When we say that we do not care what others think, we are kidding ourselves. Rejection elicits physiological responses, stimulating psychological reactions like a feeling of being different. This is stigmatisation in process, for as Goffman (ibid) writes, we are all attempting to be accepted as fellow members of the in-tribe, or at least not to be seen as rejects.
Marketing experts exploit the impact vanity has on consumer behaviour and social behaviour. Consumers select, purchase and use products to satisfy needs (Workman & Lee, 2011). Companies have a responsibility to be aware of the negative marketing impacts they can produce, for example the belief that hearing loss is a source of shame and that patients should choose hidden hearing aids (Netemeyer et al. ibid., Wallhagen, ibid.).
As was discussed in an earlier piece on this site (Doherty, 2016), the only way to overcome stigma and thereby shame is to normalise the stigmatised object. In audiology, this means having hearing aids as normally observable as glasses and causing no concern for tribal separation between the aided and the unaided. Encountering someone that one can identify with, who is happily wearing aids, can be a powerful factor in influencing perception around hearing aids (Kelly & Wensveen, ibid.).
No health care provider should be just a professional salesperson (Metz, 2016). Audiologists must be aware of the ethics and consequences of promoting product-driven social constructions to patients. Education of patients, their significant others and the general public is the only way to de-stigmatise hearing aid visibility and so make aid use acceptable, normal and unremarkable. Just as social categorisations that produce stigmatised groups are socially embedded and constructed, they are also amenable to change through enhanced understanding (Wallhagen, ibid.).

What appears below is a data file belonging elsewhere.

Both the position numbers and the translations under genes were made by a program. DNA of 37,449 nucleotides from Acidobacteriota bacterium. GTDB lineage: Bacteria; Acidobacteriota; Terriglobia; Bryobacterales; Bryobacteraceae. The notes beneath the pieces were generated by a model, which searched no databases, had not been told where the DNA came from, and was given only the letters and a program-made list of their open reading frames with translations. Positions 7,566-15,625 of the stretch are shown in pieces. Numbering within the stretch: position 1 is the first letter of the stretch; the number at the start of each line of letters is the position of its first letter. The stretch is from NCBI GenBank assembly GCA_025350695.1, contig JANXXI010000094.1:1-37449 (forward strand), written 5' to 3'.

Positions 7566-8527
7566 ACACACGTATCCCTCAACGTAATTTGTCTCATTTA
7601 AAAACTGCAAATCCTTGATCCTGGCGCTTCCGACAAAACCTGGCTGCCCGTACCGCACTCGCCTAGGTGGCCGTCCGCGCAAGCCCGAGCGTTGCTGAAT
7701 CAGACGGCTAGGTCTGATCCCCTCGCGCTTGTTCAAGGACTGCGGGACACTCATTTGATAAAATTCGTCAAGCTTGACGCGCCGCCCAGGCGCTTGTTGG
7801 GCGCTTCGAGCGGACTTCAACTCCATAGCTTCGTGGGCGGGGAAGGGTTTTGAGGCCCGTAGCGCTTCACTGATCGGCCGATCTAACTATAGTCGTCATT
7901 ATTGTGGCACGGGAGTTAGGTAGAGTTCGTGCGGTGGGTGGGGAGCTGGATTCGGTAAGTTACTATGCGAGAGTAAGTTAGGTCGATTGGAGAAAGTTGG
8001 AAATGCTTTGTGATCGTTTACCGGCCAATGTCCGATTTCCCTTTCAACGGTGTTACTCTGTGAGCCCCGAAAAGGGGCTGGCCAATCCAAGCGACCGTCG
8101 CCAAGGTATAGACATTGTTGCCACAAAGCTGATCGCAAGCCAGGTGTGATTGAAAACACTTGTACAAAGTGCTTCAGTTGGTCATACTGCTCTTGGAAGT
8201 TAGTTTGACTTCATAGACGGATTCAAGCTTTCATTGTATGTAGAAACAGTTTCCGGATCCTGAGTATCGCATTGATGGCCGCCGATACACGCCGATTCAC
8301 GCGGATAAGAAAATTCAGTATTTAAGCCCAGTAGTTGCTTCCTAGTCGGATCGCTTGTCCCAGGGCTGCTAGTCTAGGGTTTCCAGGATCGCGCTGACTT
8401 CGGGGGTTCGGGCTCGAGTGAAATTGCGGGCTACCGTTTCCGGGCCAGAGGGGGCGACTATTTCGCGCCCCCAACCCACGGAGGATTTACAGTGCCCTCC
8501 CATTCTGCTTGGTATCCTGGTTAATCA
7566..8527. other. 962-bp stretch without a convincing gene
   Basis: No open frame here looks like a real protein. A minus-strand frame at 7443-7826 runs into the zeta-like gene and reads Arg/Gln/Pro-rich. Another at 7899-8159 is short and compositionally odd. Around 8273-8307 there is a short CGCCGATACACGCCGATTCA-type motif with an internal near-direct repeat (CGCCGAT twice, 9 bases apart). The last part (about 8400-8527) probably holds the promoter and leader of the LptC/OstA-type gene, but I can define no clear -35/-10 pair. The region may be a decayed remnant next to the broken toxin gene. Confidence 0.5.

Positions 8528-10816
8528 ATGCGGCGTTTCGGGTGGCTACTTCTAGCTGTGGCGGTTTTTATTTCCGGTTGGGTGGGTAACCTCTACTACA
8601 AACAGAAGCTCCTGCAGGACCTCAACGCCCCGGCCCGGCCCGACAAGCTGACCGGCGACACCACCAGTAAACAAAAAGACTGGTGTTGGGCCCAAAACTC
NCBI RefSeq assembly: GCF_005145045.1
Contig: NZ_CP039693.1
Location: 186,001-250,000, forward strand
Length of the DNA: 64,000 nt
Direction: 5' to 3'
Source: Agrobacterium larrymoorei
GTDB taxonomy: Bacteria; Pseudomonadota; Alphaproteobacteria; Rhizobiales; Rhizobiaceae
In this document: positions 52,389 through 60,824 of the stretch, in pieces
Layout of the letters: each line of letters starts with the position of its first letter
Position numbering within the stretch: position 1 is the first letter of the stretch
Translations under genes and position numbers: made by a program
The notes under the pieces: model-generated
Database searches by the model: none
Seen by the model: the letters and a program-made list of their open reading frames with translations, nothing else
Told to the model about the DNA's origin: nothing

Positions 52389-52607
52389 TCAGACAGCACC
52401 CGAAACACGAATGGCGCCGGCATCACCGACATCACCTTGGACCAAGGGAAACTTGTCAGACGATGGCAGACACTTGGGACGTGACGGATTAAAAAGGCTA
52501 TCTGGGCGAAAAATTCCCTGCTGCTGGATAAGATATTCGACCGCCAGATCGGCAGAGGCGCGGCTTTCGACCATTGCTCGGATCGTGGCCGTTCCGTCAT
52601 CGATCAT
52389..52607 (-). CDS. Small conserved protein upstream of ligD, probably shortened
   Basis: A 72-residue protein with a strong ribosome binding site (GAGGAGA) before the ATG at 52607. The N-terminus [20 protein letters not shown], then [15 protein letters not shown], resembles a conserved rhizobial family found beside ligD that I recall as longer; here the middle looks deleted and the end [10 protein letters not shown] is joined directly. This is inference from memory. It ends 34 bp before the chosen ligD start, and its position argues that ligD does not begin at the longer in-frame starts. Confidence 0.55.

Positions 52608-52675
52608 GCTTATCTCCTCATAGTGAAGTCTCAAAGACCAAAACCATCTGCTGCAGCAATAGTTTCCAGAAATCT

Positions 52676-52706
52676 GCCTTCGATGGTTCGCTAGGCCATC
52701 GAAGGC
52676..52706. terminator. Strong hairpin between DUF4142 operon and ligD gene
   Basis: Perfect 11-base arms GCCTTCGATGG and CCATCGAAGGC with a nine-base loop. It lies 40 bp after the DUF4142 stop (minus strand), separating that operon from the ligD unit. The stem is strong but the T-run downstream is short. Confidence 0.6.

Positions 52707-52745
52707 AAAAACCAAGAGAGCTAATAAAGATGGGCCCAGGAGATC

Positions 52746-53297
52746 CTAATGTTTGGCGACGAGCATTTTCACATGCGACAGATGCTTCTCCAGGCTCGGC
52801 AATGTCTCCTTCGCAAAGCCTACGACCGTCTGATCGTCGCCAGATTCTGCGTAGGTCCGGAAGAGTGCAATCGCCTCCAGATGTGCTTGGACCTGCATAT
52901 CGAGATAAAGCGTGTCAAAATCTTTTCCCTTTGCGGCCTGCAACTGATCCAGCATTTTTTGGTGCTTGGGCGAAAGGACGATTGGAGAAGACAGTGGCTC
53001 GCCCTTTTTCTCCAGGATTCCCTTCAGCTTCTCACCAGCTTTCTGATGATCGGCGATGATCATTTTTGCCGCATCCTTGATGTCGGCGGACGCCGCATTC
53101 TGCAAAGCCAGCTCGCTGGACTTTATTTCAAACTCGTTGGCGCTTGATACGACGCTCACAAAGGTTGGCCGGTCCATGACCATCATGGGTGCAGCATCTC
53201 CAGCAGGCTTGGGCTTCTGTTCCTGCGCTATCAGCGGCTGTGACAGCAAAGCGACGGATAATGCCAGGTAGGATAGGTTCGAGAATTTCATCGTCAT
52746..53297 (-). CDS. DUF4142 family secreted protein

(P.S. The author has recently begun wearing a hearing aid following a TBI related loss in one ear. Although it could be hidden by her curls, she prefers to draw attention to it and fascinating discussions result.)
Anderson, H.C. (1837). Fairy tales told for children. Copenhagen: Reitzel.
Cooley, C.H. (1922). Human nature and conduct. New York: Scribners.
De Silva, D. G., Thakur, N., & Xie, M. (2013). A hedonic price analysis of hearing aid technology. Applied Economics, 45, 2315-2323.
Doherty, J.L. (2016). New thoughts on hearing loss and stigma.
Goffman, E, (1959). The presentation of self in everyday life. New York: Doubleday.
Johnson, C.E., Danhauer, J.L., Gavin, R.B., Karns, S.R., Reith, A.C., & Lopez, I.P. (2005). The “hearing aid effect” 2005 : a rigorous test of the visibility of new hearing aid styles. American Journal of Audiology, 14, 169-175.
Kelly, J., & Wensveen, S.A.G. (2014). Designing to bring the field to the showroom through open-ended provocation. International Journal of Design, 8(2),71-85.
Metz, M.J. (2016). Professional ethics and business. The Hearing Journal, 60(10), 3.
Netemeyer, R. G., Burton, S. & Lichtenstein, D.R. (1995). Trait aspects of vanity: measurement and relevance to consumer behaviour. Journal of Consumer Research, 21, 612-626.
Scheff, T.J. (2013). Goffman on emotions: the pride-shame system. Symbolic Interaction, 37(1), 108-121.
Wallhagen, M.I. (2009). The stigma of hearing loss. The Gerontologist, 50(1), 66-75.
Wang, P.Z., & Waller, D.S. (2006) Measuring consumer vanity: a cross-cultural validation. Psychology & Marketing, 23(8), 665-687.
Workman, J.E., & Lee, S-H. (2011). Vanity and public self-consciousness: A comparison of fashion consumer groups and gender. International Journal of Consumer Studies, 35, 307-315.